I'm not an expert on jet engines but my own thinking is this:
The fuel being burned in the engine's combustion chamber is being carefully mixed with a given ratio of air, one which provides the maximum amount of thrust per a given amount of fuel burned. Some of the calculation behind that maximum amount of thrust concerns purposely including incompletely-burned fuel material - it's mass is greater than the mass of the heated air it would have produced had it been completely burned, hence it provides more thrust. Essentially this would be an over-rich mixture.
When fuel is injected into the afterburner of a so-equipped engine, that fuel is more completely burned because it has a greater amount of oxygen molecules available to it than that which is burned in the combustion chamber. Afterburners are pretty much just a fuel ring squirting raw fuel into an already-burning mass of air. That ring is in such a location that the burning fuel can obtain oxygen not from just the engine inlet, but also from areas surrounding the engine itself. Nacelle / fuselage design is such that this oxygen feeds into the afterburner area to give a more lean mixture than is obtained in the combustion chamber itself, thereby burning the fuel more completely.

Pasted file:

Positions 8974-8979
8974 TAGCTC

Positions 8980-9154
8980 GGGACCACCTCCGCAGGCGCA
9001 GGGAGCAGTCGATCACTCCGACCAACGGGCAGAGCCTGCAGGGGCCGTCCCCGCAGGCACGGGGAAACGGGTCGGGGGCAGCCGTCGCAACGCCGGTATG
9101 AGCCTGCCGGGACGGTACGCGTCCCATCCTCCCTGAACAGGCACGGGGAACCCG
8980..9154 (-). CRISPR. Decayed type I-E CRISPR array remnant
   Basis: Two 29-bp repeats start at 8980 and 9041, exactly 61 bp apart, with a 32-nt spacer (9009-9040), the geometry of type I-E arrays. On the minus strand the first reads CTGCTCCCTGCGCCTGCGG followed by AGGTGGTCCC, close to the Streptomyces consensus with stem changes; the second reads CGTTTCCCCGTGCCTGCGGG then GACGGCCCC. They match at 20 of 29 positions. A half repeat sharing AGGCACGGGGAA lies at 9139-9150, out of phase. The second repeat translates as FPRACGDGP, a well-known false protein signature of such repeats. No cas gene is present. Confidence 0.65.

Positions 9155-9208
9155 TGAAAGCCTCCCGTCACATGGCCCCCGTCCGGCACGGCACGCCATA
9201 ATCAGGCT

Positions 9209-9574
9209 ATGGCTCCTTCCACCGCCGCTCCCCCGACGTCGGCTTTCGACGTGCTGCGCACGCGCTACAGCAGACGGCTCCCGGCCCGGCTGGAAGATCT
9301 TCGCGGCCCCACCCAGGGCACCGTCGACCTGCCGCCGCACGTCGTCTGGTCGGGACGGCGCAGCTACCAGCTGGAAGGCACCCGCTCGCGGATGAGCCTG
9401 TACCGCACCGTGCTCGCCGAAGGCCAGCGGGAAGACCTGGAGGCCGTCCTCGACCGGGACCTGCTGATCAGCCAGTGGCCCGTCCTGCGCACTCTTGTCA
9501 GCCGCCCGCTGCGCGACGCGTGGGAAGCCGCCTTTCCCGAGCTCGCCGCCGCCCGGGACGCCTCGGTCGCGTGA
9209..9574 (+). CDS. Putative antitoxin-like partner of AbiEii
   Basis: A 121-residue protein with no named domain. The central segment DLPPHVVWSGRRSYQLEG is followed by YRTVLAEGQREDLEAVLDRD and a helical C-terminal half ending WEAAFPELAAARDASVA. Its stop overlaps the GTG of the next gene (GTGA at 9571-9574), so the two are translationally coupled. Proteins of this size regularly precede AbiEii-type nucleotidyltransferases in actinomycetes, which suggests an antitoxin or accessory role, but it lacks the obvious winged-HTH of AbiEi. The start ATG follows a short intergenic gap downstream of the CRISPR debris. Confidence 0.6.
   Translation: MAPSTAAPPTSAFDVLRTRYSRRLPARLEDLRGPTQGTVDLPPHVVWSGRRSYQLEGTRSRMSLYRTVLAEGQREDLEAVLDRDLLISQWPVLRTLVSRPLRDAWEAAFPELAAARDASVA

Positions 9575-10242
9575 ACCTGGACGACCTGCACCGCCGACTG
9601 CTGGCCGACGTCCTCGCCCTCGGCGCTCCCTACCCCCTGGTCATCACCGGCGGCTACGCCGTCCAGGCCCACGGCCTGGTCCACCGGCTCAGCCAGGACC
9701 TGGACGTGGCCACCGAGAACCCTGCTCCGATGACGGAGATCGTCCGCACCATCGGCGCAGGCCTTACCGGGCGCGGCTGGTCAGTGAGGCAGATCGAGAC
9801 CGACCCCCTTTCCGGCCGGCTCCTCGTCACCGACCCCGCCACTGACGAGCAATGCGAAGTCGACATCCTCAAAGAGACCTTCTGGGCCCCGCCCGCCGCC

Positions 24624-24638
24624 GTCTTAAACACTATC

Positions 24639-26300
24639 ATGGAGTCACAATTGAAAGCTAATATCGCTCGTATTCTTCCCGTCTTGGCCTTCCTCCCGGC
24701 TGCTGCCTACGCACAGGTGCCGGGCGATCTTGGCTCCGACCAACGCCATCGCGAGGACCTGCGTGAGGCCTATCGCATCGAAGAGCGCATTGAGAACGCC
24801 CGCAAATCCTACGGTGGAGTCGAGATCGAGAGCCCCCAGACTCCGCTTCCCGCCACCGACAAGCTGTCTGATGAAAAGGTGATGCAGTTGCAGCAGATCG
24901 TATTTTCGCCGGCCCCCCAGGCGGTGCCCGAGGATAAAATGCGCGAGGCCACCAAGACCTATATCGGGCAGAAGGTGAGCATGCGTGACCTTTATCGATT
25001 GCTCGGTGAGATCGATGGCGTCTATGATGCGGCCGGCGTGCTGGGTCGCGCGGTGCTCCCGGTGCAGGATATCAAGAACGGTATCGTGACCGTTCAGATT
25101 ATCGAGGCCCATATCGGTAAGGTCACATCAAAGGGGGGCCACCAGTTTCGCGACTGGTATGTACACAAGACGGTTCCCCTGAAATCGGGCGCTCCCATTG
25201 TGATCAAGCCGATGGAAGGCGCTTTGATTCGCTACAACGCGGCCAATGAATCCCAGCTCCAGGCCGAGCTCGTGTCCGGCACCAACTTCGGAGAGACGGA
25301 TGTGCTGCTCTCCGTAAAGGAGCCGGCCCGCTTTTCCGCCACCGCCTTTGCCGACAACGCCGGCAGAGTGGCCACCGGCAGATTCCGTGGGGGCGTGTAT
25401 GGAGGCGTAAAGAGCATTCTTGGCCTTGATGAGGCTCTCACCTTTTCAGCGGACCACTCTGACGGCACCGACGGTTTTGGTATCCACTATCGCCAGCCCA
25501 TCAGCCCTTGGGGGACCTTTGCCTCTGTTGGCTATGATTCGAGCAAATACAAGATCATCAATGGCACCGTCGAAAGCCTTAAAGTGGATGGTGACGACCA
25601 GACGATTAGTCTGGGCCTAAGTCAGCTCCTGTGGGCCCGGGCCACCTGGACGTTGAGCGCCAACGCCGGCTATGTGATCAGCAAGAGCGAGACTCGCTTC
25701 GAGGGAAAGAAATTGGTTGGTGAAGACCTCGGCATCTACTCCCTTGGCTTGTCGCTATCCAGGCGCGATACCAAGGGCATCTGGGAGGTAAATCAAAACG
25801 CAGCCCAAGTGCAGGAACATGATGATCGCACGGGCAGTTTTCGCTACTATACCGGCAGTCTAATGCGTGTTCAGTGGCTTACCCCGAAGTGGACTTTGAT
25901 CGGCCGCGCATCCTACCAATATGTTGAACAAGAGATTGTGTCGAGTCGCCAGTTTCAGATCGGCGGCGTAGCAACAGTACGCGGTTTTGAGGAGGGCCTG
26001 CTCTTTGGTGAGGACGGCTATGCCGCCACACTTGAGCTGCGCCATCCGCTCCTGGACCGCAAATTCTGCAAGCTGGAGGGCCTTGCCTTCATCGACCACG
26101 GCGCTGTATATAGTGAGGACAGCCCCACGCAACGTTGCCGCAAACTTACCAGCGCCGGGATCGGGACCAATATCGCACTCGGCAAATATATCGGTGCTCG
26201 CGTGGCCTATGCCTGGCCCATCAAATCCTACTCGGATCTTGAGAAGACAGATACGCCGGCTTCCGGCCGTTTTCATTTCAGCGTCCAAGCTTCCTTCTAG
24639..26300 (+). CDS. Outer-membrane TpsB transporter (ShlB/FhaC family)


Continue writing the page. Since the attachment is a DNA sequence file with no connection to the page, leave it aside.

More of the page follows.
That, in itself, leaves less unburned matter to show up as a smoke trail.
"There may be old pilots, and there may be bold pilots, but there are darn few green cows"